Turning PACER Around
Transparency is a fundamental principle of our legal system. Since the 1980s, the cutting edge of judicial transparency has been PACER, an electronic system that allows attorneys and the general public to access millions of federal court records. PACER was a big step forward when it was originally created, but lately it has begun to show its age. At a time when the other two branches of government are becoming ever more subject to online scrutiny, the judicial branch still requires citizens to provide a credit card and pay eight cents a page for its documents. For reasons we detail on our “Why It Matters” page, we think this needs to change, and the sooner the better.
Today we’re excited to release the public beta of RECAP. RECAP is an extension to the popular Firefox web browser that gives PACER users a hassle-free way to contribute to a free, open repository of federal court records. When a RECAP user purchases a document from PACER, the RECAP extension helps her automatically send a copy of that document to the RECAP archive. And RECAP saves its users money by notifying them when documents they’re searching for are already available for free from the public archive.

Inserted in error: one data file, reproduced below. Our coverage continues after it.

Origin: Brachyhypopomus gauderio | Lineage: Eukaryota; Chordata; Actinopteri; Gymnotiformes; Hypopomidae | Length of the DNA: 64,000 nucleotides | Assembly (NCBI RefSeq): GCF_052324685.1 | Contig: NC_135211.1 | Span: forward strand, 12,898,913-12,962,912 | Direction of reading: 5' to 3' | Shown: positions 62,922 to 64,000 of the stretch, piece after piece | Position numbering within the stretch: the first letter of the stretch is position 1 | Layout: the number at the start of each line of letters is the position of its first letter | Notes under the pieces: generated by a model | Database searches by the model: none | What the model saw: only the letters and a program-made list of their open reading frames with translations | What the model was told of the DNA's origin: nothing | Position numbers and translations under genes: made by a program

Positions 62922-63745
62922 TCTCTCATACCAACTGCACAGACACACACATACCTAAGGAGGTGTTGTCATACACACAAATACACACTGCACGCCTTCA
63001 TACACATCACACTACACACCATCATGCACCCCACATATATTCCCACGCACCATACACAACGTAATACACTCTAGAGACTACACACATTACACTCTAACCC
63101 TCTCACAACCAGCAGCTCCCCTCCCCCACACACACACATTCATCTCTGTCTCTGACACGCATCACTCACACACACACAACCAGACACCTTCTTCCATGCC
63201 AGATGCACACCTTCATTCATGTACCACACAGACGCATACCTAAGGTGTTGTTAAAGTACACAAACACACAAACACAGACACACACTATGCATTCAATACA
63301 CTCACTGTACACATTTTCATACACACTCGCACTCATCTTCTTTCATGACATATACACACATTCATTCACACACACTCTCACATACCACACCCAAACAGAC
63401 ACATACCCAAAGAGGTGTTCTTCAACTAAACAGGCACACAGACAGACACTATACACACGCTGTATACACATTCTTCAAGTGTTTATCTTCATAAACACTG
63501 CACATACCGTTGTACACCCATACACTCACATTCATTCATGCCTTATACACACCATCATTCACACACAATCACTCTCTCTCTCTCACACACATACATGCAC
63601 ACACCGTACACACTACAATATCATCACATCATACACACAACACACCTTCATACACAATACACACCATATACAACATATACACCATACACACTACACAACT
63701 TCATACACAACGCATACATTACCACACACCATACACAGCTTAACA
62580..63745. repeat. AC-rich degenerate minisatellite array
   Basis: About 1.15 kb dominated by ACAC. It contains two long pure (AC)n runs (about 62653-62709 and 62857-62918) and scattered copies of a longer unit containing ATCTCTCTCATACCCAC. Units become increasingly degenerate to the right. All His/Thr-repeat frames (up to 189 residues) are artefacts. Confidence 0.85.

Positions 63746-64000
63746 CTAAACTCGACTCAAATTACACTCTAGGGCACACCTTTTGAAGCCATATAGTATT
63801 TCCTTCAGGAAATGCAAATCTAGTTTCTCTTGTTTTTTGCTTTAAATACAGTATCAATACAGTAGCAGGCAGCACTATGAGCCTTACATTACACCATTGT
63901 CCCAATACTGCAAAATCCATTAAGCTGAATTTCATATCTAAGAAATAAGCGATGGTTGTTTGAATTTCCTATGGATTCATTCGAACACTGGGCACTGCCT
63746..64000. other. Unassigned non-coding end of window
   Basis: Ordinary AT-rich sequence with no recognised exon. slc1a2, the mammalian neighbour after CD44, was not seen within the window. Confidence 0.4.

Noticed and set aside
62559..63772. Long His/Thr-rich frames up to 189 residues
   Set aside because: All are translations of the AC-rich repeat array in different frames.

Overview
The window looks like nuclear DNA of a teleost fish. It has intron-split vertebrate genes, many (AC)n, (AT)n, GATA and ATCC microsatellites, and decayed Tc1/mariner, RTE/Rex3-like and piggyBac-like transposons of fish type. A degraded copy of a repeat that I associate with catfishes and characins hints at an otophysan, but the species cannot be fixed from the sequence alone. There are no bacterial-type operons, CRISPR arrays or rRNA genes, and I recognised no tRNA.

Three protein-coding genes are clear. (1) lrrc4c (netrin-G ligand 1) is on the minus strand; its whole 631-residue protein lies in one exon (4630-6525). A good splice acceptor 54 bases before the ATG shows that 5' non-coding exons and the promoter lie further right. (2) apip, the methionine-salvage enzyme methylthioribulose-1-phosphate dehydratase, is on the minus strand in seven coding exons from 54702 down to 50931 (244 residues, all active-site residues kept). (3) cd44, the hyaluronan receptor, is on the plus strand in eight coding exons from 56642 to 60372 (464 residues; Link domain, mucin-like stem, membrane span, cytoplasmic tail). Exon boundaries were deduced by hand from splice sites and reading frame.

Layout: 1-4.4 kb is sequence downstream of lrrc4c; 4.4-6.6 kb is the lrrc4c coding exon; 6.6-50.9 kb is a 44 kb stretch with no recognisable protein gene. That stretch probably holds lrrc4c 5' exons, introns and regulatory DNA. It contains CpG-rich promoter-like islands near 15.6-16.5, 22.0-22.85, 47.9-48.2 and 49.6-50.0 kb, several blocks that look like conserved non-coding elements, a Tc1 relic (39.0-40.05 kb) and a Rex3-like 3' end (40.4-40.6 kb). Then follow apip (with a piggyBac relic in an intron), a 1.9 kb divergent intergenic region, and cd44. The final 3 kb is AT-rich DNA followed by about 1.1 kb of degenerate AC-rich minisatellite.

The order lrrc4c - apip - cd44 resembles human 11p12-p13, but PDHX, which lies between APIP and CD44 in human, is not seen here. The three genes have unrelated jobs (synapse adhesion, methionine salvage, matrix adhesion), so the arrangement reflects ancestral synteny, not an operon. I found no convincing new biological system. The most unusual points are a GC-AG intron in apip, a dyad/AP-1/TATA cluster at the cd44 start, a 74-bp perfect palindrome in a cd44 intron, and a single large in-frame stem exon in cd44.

RECAP is a project of the Center for Information Technology Policy at Princeton University. It was developed by Harlan Yu, Steve Schultze, and Timothy B. Lee, under the supervision of Prof. Ed Felten. Some of the key ideas that inspired RECAP are described in this paper, written by Harlan, Ed, and two of their colleagues.
The RECAP repository is hosted by the Internet Archive, a world-renowned online library. With the help of RECAP users, we want to build the nation’s most comprehensive public archive of freely-available federal judicial records. And we’re looking for partners to help us build the archive more quickly and find new, innovative uses for the information. We are already working with Justia and public.resource.org to integrate the public records they already have into our archive.